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Archive for Thursday, March 27, 2014

Garden Variety: Spring gardening to-do’s

March 27, 2014

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Spring is finally here and our “spring fever” has reached an apex. The average frost date is not until April 20, and soil should not be worked when it is wet, but other than that, the time has come. Below are some general items to start your gardening season with. Cleaning up is the most important task, so hold off on the season starters even though this is where our temptation pulls us.

General cleanup

  • Cut ornamental grasses back to 3-5 inches before new growth starts.
  • Clean flower beds, removing the blown in leaves and the dead foliage. This prevents the rebirth and regrowth of many insects and potential problems (this is especially true for iris).
  • Remove winter mulch on old roses.
  • Turn the compost pile.
  • Remove tree stakes if the planting is more than a year old. Cut off all ropes and wire.
  • Remove dead or injured branches and generally prune trees if needed.
  • Prune spring-flowering shrubs (i.e. forsythia, lilac) only after they bloom.
  • Mow to remove winter debris but not more than a half-inch less than your turf recommendation.
  • Refresh the mulch around trees and perennial plants.
  • Clean water gardens and restart the pumps. Plants can now be set off the bottom and onto the marginal shelf.

Season starters

  • Get a soil test. This will provide a good look at what your soil needs in the way of nutrients.
  • Add compost to help build the soil for improved growth.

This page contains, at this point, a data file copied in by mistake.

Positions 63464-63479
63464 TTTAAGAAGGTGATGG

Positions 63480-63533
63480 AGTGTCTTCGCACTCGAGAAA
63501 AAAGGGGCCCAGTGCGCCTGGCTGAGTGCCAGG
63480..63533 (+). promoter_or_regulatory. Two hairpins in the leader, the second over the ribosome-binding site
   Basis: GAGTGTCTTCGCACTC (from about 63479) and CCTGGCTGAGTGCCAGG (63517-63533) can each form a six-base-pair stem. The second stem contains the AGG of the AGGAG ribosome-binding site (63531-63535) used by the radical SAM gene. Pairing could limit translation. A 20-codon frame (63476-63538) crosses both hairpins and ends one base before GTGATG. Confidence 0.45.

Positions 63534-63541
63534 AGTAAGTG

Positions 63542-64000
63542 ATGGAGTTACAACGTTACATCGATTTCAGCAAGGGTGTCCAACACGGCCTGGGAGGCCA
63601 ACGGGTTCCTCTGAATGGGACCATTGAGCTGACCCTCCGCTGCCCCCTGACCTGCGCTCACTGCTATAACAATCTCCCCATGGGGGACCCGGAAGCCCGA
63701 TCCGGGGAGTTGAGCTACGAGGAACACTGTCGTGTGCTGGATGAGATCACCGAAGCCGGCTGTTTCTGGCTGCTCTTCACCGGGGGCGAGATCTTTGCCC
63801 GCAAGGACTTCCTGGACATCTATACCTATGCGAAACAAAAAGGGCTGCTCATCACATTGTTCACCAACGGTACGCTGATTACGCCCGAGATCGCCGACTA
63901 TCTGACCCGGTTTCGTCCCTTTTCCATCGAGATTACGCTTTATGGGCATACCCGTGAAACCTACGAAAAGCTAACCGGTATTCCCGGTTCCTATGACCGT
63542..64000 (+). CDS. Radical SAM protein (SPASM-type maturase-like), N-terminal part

• If weeds are an issue with you, a broadleaf herbicide can be applied now to help control weeds like dandelions, henbit and chickweed.
  • Crabgrass preventers can be effective now, but don’t do this if you plan to over-seed.
  • Water only if it is extra dry. Over-watering now makes turf weak.
  • At this point in the year, lawn fertilization is not recommended. Fall is the proper time to fertilize.
  • Cut flowering branches (forsythia, pussy willow) to enjoy inside.
  • Fertilize spring bulbs. (Bone meal works well.)
  • Plant cool-loving annuals (i.e. pansies, snapdragons, calendulas).
  • Start seeds of annuals inside to transplant outside after danger of frost or sow directly in the ground after last frost.
  • Prune apple, pear and cherry trees when temperatures are above 20 degrees; peach and nectarines just prior to blooming. Prune grapes, raspberries and blackberries.
  • Uncover strawberries when new growth begins (be ready to cover with fabric at night if threat of frost).
  • Plant cool-weather crops: onions, lettuce, radishes, spinach, broccoli, cauliflower, beets, cabbage.

— Stan Ring is the Horticulture Program Assistant for K-State Research and Extension in Douglas County. Extension Master Gardeners can help with your gardening questions at 843-7058 or mastergardener@douglas-county.com.

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